Earlier studies of the association between the growth of the infant and antibiotics during pregnancy and early age have reported that there is some variation between different antibiotics. For example, especially macrolides and beta-lactams such as penicillin associated with a greater weight gain during infancy and childhood [33,34,35]. This may be explained by variable transplacental transmission of different antibiotics. It also seems that the timing of the antibiotic course is of major importance. For example, one study reported that antibiotics taken during the first week of life were associated with smaller growth whereas the later use of antibiotics during the first year was associated with a greater growth and weight gain [36].

We observed a positive association between intrapartum antibiotics and the weight of the infant at the age of three months. The infants who had been exposed to antibiotics during delivery weighted on average 140 g more than the others and the finding was not explained by the birth mode. Although the weight difference disappeared by four months the results are in line with previous studies suggesting that the antibiotics increase weight gain in children most likely through modification of the intestinal microbiota [35].

Strengths and limitations

To our knowledge, this study cohort of term pregnancies included in the analyses of antibiotic use is one of the largest reported. This cohort represents well the general population as the number of CSs (16.9%) corresponded accurately to the number of CSs in Finland (16.7% in 2017 [24]). Also, the data were comprehensive and reliable, collected from one hospital district with uniform patient charts and clinical practice. Notably, the data on infant health was prospectively collected on weekly online questionnaires covering the 17-week observation period [16]. As a limitation, we did not have the data on infant heights at three months of age. Importantly, there were no major health concerns related to infant health when being exposed to antibiotics during delivery.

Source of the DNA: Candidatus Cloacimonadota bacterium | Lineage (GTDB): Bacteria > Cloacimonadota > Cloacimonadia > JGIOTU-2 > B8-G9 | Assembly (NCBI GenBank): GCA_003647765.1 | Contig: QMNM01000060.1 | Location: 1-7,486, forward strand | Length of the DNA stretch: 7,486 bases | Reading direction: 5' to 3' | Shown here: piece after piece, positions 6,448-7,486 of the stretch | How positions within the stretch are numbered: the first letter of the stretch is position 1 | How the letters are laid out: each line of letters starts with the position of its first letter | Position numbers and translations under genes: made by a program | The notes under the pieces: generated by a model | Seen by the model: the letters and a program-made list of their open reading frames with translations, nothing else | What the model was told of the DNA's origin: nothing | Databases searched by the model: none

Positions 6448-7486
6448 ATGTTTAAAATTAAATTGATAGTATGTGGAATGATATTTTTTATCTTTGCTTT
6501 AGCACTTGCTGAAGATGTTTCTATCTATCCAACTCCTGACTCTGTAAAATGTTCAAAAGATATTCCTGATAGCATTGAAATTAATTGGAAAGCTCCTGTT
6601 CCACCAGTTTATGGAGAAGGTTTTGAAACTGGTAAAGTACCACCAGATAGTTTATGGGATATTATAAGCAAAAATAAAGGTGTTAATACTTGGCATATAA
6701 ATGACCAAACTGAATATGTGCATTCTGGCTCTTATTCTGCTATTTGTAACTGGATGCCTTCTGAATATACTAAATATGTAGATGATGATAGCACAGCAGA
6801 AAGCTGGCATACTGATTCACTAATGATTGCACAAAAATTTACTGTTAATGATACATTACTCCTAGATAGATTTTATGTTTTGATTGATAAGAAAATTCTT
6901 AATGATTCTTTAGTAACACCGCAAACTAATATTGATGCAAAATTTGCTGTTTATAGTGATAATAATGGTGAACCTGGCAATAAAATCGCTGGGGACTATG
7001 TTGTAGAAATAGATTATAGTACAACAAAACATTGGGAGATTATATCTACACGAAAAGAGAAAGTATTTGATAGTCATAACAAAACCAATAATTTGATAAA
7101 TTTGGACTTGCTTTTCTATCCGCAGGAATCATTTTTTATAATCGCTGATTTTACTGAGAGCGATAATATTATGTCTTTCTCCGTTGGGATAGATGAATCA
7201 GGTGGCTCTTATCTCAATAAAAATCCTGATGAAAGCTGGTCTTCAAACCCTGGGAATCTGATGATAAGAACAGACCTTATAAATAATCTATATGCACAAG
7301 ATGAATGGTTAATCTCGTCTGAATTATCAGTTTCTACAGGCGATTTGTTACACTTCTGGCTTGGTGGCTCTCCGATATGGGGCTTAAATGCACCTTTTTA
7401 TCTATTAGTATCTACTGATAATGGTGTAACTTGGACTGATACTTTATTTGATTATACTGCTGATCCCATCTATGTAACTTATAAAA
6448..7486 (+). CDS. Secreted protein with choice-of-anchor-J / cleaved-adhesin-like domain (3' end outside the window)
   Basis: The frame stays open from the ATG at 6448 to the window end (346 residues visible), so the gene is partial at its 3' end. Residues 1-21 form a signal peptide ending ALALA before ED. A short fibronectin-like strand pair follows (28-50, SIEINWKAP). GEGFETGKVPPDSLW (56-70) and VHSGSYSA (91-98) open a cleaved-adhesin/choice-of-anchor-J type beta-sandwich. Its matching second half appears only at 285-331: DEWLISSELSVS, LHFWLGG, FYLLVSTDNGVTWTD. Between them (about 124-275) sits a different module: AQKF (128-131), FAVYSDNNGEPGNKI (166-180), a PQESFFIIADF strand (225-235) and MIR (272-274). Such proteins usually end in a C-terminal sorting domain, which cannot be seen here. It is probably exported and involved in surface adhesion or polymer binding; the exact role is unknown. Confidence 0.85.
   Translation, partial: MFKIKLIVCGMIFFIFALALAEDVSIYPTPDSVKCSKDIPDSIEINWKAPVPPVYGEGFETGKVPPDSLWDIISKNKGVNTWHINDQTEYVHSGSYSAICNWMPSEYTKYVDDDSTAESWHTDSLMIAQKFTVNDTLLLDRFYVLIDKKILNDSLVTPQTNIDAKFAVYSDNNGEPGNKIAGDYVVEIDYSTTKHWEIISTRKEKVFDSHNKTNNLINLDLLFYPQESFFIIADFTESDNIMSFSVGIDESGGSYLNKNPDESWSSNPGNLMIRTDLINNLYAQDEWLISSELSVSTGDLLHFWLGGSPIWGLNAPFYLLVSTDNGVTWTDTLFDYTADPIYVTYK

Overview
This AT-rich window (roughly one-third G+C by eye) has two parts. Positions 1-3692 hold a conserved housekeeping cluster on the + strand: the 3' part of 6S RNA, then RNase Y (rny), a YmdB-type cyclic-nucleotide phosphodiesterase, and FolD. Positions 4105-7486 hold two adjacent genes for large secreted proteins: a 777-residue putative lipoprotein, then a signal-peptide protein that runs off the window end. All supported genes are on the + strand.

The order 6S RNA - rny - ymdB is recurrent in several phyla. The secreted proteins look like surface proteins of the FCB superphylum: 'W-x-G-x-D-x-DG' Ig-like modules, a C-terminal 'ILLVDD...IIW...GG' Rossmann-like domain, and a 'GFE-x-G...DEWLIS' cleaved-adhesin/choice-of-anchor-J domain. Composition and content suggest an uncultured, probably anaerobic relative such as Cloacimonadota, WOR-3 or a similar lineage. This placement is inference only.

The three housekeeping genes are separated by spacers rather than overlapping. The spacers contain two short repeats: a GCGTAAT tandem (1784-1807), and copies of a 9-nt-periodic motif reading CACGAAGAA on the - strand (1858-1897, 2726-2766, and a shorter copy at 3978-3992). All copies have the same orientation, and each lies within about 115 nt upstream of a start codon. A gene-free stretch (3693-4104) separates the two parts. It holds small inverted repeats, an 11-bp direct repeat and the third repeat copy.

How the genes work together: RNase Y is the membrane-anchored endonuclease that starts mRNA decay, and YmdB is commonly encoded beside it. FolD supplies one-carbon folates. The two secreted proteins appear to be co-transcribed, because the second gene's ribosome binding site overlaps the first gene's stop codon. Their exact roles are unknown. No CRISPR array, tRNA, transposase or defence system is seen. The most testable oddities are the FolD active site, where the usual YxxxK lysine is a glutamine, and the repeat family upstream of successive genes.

As another limitation, there was slight uncertainty of the data recorded in patient charts of a few mothers. In such cases, the entire maternity record was thoroughly reviewed. However, missing data were rare and occasional unclear markings did not affect the main results.


This study shows that the use of antibiotics during term delivery was astonishingly frequent since more than every third new-born was exposed to intrapartum antibiotics. In most cases, the indication for antibiotic use was prophylactic, either a positive test results of the mother in GBS-screening or CS. However, antibiotics are not fully harmless as they modify the microbiota of the mother and the new-born. Reassuringly, we did not observe any major immediate health issues in infants exposed to antibiotics during delivery, but long-term effects need to be addressed.